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Posts tagged ‘pelvic floor’

AARP recognizes family caregivers across US, presents Portrait of Care to Mukwonago woman

Mukwonago, Wisconsin – November marks National Family Caregivers Month, a time to recognize the 40 million Americans – including an estimated 578,000 from Wisconsin – who help older parents, spouses, and other loved ones live independently at home, where they want to be.

The unpaid care they provide, such as managing medications, cooking meals, driving to appointments, performing complex medical tasks and more, is valued at about $7 billion in Wisconsin alone.

Sherrie Palm of Mukwonago is one of these unsung heroes.

Sherrie is in the “sandwich generation,” providing support throughout much of her life for both parents and children, including step-children. Sherrie is the founder and Executive Director for the healthcare nonprofit Association for Pelvic Organ Prolapse Support. Her caregiving work has been an add-on.

“I learned as I went. You make mistakes, but you only make them once. I’m an all-cards-on-the-table kind of person, so I learn by asking questions. We all want to keep the wheels turning. We all feel guilty – like we should do more. I am able to find balance by laughing and focusing on the funny,” she said.

AARP Wisconsin is recognizing Sherrie with a “Portrait of Care,” which is an artist’s painting of her with a loved one.

Selected through AARP’s storytelling initiative called “I Heart Caregivers”, Sherrie is among 53 family caregivers chosen nationwide, including one each from each state, Washington D.C., Puerto Rico and the U.S. Virgin Islands to receive a hand-painted portrait.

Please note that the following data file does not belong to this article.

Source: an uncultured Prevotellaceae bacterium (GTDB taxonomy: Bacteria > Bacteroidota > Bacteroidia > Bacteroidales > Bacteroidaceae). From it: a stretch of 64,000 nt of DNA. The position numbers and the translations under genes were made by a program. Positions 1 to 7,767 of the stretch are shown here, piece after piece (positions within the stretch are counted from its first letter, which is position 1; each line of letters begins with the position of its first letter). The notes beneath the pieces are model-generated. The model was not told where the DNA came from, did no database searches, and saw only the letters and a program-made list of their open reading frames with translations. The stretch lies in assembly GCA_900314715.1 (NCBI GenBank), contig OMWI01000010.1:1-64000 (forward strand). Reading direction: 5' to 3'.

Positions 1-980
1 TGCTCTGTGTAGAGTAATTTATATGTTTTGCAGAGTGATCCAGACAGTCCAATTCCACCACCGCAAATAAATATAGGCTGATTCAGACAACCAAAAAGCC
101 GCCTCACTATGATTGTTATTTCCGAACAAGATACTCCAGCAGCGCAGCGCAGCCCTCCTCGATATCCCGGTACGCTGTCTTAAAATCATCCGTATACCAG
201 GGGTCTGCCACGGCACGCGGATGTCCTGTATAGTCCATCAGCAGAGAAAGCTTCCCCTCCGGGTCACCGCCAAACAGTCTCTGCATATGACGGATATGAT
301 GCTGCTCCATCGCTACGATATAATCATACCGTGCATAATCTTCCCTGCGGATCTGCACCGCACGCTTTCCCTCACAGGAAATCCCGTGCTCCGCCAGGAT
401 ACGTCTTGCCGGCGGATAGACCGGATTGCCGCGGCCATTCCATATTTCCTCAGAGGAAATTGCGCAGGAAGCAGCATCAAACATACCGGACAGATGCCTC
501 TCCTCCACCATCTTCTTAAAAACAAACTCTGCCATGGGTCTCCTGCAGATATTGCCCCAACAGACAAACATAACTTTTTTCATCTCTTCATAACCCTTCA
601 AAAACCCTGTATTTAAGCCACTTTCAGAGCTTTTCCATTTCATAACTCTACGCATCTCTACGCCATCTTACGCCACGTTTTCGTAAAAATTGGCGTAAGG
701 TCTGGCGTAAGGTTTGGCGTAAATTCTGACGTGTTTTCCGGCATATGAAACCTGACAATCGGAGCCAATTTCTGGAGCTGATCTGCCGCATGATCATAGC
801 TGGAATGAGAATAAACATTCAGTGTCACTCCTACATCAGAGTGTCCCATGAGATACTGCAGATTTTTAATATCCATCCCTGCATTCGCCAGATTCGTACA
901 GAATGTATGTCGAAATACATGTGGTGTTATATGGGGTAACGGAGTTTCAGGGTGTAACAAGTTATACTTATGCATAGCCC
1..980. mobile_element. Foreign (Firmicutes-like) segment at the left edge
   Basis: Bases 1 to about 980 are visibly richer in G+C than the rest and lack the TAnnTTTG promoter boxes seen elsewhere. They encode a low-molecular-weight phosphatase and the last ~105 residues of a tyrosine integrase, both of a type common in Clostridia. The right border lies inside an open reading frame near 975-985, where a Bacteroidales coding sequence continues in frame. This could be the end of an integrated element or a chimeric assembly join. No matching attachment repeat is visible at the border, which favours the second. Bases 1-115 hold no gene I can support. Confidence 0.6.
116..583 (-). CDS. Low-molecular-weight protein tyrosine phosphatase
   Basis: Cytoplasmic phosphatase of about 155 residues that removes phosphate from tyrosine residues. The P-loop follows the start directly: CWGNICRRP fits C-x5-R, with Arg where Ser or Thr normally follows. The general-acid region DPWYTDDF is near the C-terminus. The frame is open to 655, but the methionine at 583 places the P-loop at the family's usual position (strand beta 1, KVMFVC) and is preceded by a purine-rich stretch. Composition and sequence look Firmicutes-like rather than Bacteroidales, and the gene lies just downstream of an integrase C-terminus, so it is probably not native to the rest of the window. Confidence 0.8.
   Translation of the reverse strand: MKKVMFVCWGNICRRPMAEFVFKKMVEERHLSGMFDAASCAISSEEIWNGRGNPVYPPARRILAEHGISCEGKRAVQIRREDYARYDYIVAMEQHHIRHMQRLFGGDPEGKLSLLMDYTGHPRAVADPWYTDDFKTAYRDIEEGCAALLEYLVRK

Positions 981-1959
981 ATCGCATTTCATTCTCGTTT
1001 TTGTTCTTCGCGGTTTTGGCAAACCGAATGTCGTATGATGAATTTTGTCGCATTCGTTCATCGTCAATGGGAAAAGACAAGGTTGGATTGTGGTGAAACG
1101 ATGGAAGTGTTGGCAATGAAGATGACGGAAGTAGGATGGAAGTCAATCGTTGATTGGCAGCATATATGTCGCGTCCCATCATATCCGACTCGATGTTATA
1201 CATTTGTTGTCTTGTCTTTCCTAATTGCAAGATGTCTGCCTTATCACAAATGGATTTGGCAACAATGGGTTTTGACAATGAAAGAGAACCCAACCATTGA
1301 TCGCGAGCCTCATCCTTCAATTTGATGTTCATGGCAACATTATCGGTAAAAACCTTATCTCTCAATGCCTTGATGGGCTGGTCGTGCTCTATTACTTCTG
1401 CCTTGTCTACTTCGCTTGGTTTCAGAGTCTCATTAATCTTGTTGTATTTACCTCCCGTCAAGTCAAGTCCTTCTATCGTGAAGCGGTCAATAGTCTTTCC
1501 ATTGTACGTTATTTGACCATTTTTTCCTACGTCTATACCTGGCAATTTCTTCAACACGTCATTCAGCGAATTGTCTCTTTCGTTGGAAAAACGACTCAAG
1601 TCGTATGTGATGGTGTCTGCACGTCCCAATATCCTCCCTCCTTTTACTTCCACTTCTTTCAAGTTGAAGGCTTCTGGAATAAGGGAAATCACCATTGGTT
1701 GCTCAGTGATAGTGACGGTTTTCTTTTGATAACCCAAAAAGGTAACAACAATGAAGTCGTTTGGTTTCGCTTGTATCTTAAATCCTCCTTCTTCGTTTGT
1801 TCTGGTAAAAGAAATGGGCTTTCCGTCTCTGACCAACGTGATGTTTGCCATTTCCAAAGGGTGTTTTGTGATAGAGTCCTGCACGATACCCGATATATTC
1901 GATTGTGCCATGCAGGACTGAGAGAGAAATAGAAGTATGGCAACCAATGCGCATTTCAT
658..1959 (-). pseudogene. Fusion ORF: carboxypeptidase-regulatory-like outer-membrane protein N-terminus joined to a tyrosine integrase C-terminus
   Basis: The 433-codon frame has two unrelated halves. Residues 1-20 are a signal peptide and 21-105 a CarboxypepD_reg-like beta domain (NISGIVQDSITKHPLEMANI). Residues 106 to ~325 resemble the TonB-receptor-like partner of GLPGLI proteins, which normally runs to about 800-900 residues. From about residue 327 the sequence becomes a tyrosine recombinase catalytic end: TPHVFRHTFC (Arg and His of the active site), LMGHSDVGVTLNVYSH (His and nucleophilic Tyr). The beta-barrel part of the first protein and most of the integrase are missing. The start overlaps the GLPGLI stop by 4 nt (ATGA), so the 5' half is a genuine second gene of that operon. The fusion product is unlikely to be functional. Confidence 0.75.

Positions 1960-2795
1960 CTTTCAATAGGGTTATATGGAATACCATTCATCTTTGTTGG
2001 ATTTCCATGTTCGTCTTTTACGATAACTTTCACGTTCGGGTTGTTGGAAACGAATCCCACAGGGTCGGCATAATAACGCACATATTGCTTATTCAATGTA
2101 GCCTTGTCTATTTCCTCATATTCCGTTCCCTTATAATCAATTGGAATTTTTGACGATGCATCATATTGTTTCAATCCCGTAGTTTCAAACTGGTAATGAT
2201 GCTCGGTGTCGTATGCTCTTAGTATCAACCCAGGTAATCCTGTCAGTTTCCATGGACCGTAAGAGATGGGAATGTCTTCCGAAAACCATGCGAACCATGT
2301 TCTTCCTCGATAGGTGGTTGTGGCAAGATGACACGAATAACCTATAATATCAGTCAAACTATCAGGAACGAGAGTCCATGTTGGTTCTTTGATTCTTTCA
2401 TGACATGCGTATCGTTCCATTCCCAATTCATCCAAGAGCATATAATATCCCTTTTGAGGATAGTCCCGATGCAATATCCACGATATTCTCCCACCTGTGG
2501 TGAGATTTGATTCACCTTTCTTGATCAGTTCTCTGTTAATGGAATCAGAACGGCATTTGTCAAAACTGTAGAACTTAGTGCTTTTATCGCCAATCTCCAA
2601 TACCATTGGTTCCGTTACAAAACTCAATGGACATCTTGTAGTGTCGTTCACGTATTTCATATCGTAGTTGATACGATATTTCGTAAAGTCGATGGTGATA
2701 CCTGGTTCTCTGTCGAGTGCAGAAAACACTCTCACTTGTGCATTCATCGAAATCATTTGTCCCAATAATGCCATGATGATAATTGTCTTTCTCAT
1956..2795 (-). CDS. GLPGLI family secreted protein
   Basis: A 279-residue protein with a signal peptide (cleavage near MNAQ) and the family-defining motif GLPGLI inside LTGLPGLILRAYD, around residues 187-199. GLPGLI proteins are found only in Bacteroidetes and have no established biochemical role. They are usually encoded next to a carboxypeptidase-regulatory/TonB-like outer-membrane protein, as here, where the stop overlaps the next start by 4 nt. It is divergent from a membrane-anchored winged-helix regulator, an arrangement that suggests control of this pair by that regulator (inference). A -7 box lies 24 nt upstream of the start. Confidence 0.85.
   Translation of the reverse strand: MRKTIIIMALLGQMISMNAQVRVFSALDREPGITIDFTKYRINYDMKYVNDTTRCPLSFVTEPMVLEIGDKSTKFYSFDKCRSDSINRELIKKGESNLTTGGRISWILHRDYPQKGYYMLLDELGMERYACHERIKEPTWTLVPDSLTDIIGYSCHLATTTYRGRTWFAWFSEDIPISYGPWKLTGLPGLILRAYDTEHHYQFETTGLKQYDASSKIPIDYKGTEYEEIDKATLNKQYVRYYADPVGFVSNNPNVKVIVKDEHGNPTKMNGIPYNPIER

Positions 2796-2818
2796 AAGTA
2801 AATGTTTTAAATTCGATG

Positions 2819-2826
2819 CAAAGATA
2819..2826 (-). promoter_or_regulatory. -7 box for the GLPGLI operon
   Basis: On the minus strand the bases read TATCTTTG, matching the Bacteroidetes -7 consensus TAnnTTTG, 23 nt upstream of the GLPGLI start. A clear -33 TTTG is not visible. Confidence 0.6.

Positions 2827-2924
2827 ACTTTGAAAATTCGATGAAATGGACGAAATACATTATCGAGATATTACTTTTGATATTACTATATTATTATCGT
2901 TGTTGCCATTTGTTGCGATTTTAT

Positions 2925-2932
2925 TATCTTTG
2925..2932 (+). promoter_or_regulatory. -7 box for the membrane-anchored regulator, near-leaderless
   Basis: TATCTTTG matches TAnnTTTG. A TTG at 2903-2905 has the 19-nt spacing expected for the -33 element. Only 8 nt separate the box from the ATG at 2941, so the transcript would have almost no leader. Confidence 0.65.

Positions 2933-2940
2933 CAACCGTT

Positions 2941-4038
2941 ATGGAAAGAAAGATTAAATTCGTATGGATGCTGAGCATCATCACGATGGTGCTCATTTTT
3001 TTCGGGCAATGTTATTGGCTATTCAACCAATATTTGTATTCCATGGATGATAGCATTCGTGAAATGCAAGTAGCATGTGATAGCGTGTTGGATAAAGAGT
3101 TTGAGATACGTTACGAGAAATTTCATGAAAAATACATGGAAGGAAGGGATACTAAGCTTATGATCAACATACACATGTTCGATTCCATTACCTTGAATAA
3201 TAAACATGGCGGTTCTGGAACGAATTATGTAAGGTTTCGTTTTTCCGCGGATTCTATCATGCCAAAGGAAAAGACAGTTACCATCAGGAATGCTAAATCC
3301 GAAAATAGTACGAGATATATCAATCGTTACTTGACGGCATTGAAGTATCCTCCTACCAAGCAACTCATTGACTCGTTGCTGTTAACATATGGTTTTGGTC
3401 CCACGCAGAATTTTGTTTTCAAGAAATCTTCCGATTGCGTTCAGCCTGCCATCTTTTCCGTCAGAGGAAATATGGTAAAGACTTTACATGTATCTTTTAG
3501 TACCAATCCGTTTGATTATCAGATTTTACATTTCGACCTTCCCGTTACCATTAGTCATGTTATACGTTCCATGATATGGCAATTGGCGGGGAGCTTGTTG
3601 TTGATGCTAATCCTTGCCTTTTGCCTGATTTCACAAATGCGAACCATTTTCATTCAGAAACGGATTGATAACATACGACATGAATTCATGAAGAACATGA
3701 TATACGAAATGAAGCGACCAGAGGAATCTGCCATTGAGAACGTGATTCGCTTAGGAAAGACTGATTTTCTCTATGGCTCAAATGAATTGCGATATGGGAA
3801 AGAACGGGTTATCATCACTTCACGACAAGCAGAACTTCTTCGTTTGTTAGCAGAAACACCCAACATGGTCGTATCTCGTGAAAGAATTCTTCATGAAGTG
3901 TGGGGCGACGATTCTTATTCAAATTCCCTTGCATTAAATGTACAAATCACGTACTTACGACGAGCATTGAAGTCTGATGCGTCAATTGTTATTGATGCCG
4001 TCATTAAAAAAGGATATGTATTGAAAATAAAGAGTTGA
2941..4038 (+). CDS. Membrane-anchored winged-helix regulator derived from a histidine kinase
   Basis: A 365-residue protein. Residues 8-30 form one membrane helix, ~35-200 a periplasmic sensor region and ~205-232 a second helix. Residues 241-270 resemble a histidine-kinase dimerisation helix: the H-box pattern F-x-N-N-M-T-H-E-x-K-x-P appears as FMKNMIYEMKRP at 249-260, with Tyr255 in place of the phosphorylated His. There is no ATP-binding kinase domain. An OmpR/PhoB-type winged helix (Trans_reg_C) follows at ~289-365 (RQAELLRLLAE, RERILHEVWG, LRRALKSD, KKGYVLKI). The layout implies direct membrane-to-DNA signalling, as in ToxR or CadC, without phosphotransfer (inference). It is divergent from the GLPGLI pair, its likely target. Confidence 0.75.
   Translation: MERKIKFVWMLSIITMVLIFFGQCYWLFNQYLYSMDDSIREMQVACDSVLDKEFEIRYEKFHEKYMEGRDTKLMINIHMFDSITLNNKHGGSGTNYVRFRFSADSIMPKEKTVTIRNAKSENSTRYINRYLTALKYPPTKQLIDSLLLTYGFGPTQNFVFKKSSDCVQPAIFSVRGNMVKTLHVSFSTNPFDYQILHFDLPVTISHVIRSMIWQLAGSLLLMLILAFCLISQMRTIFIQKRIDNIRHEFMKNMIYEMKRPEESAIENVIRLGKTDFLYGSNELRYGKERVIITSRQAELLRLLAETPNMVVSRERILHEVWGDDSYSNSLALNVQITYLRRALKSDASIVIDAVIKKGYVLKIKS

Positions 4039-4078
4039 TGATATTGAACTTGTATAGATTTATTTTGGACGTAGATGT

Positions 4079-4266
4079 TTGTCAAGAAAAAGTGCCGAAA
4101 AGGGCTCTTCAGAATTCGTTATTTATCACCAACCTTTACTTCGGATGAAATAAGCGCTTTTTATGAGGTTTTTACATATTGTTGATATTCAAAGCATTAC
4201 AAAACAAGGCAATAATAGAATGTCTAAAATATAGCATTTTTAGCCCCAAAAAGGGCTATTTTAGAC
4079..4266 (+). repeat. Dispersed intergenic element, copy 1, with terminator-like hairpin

Thousands of caregivers have shared their stories on the website www.aarp.org/iheartcaregivers

“We want to celebrate family caregivers, spotlight their experiences of hope, love, dedication and perseverance, and elevate their stories – especially during National Family Caregivers Month,” said Sam Wilson of AARP Wisconsin, which serves about 820,000 Wisconsinites age 50 and older. “This is especially important as we work to support family caregivers through public policy, education, outreach and more.

“Family caregivers are the backbone of our care system, serving a crucial role in helping older Wisconsinites and other loved ones remain in their own homes and communities as long as possible,” Wilson said. “That’s why AARP is fighting for commonsense solutions to help make their big responsibilities a little bit easier.”

For nearly 15 years Sherrie has provided guidance for her parents and son, Erik – now age 27 – who has aggressive Lyme and additional underlying health concerns. Her father has degenerative spine issues while her mother suffers from genetic endocrine disorders and severe arthritis. “The backdrop of everything I do is to help out on either side as best I can,” she said.

Sherrie stays in daily contact with her son and visits her parents every chance she gets. She cooks dinner, shares funny stories, stays overnight and helps manage medical consultations and quality of life needs.

“I’ve come to recognize that on days when I feel like the mayo on all three layers of a triple-decker sandwich, nothing feeds my soul and recharges my battery like humor,” she says.

“Being a sandwich boomer is all day every day. At times do I feel like my life is absurd sideways? You bet. Would I trade a single aspect of it? Not on your life. If I can get the people I care about to laugh out loud, it fires my engines and I’m good to go.”

Earlier this year, AARP conducted a statewide survey of registered voters age 45 and older in Wisconsin to learn about their experiences, challenges and needs as family caregivers, and attitudes toward public policy that would support family caregivers.

The survey found that family caregivers in Wisconsin provide 538 million hours of care per year to their parents, spouses, partners, and other adult loved ones. They help with daily activities such as bathing or dressing, preparing meals, administering medications, driving to doctor visits, and paying bills.